Cloud video provider Brightcove looks to expand channel with new Continuum suite

Continuum is a versatile packaging of several Brightcove video products, designed to offer a variety of high-end video tools to enterprises, particularly as they face the need to connect a workforce that is now highly decentralized because of the pandemic.

The Brightcove Engage app, part of the Continuum suite

Boston-based Brightcove is a well-known player at the high end of the cloud video services market. They are not, however, well known in the IT channel, and there’s a reason for that. Until very recently, the company sold direct.  Now, however, they are growing their indirect presence within their Go-to-Market model. They see Brightcove Continuum, a newly-announced business continuity suite aimed at the enterprise market, as likely to raise their channel profile. Prompted in part by increased need for better communication tools created by the coronavirus pandemic, Brightcove has packaged several of its existing tools into the Continuum suite, to give customers a versatile option that can address the need to stay connected with employees and customers across multiple video services.

“Brightcove has always done video, although they are not well known because they have been an embedded technology and not a forward-looking technology,” said Rick Hanson, Brightcove’s Chief Revenue Officer. Hanson has a more mainstream IT background, having come to Brightcove from CA Technologies, where he was SVP & GM of North America, and with tenures at HP and RSA as well as startup Skyport Systems. Hanson admitted he had no idea who Brightcove was before he first considered working there.

Historically, Brightcove’s main market was large media companies, where they compete against big players like Comcast.

Rick Hanson, Brightcove’s CRO

“Our 4500 customers include a ‘who’s who’ of large media companies,” Hanson said. “They all use Brightcove as their back end for video. One of our products has been a website with a Netflix look to it, a gallery of corporate communications for employees. We have also been embedded in a lot of LMS [Learning Management System] systems, which many enterprises used both internally and also for consumer-facing uses.” For example, Home Depot’s  ‘How To’ videos are from Brightcove. McDonalds uses Brightcove videos to train their employees. A lot of Roku apps are built by Brightcove, both in live streaming video and in the on-demand video space.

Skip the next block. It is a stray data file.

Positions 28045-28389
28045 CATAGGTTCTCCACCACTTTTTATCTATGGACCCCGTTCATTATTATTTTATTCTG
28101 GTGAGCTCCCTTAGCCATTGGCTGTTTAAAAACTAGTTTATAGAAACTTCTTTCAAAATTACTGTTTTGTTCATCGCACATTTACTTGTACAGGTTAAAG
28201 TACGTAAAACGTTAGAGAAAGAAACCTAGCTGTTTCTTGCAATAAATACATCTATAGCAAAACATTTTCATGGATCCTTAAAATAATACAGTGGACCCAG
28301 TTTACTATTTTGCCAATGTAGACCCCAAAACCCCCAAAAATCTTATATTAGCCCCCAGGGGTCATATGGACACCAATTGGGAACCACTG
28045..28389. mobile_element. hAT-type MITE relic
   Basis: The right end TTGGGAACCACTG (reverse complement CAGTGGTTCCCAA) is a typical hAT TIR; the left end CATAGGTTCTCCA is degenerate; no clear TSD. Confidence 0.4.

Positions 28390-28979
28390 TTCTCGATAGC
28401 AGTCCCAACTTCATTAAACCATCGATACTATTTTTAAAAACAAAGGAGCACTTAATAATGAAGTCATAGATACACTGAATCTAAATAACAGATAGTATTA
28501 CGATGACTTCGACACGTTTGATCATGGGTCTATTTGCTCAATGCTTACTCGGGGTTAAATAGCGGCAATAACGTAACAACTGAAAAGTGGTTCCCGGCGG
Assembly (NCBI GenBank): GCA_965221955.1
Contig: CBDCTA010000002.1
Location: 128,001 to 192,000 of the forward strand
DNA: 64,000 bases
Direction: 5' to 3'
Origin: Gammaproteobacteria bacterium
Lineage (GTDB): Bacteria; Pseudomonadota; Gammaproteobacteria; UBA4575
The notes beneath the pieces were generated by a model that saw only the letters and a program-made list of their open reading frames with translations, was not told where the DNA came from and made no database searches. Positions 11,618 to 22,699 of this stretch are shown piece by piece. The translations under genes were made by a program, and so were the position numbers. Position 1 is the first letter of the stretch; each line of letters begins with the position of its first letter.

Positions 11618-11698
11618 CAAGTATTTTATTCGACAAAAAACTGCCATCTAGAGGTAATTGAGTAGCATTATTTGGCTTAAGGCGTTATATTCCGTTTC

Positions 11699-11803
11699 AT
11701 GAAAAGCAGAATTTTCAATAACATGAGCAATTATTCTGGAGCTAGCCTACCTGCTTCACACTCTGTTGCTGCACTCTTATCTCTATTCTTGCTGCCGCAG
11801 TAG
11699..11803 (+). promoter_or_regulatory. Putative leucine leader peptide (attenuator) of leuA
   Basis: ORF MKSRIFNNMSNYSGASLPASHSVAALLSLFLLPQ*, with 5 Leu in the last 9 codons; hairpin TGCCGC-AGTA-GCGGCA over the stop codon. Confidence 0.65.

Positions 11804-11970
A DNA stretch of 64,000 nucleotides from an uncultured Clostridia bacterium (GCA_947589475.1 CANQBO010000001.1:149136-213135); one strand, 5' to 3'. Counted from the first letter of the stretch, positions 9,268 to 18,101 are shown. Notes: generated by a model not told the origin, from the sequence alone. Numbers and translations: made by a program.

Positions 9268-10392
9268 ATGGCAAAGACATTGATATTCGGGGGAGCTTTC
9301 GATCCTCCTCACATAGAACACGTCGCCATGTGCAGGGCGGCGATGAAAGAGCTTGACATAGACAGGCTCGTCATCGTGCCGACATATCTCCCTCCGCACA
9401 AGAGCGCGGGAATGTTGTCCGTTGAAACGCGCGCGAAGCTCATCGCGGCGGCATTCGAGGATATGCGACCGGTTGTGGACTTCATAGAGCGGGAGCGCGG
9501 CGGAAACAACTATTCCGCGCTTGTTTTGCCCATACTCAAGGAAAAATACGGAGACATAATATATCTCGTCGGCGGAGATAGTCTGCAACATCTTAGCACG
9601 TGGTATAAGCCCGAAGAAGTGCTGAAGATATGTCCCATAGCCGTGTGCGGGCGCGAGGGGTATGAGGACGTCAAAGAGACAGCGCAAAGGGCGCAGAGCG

“About five years ago, we started going after the enterprise market as well, where we compete against companies like Vimeo,” Hanson indicated. “We scale differently though. We have concurrent users in the millions, and they are in the thousands. So now we have two lines, a media line and a high-end enterprise line.”

They don’t limit their market to these very large buyers, but the realities of pricing and market needs mean that most of their customers are large ones.

“We go all the way downmarket to the local grocery store, and while we have some sales that are millions of dollars a year, we have some that are $5000,” Hanson noted. “For us, the negative part of selling downmarket is that we are a premier product – with 5 9s on the back end for example. It means that we are more expensive, so most customers at the low end would use Vimeo or YouTube.”

When Hanson joined the company in December 2018, their sales were entirely direct. They have now built a multi-channel component into their model.

“We are expecting to go from 0 to 25% indirect in the first year,” he said. “The goal is to get to 50% indirect in the next three years.

Indirect here is broadly defined and basically consists of three groups.

“One is AWS,” Hanson said. “We are one of their largest customers, and being on their marketplace was one of our largest investments.” Brightcove is also looking to get on the  Salesforce and Adobe marketplaces.

The second indirect channel is marketing agencies, who will attach Brightcove to client proposals

The third is more traditional VARs, although Hanson said that Continuum will expand that.

“It includes  CDW, Insight and with Continuum, even the Optivs of the world,” he stated. “With COVID-19 and people needing to communicate, people didn’t have a continuity plan around communication. They had no plan, no idea how to do it. So we put together Continuum, which is a packaging of a lot of our products.

“It’s a complete Go-to-Market package for video,” Hanson emphasized. “Some vendors just do livestream video for events. Some do video on demand. With Continuum, we offer an app for employees that provides the ability to do video on demand and livestream video, and provides a place to communicate with links to documents. It’s a full communication module, with several communication packages all built into one – so they don’t have to go to multiple vendors to solve problems.”

Hanson thinks that Continuum will have appeal to significant VARs who haven’t had practices around video in the past.

“It’s a challenge for us that video isn’t a major reseller practice area,” he said. “I have talked with many who I know from my connections from other companies.  CDW doesn’t sell a video communications tool at all.

As befits a fairly high-end product, Brightcove isnt looking to sign up a gaggle of channel partners to sell this.

“We aren’t looking for a lot of partners,” Hanson said. “We are looking for a few who can take us into large enterprises. We aren’t interested in trying to fight for shelf space with a reseller. But for the right partners, we want to find a new product route to market for them in their existing contact base.”

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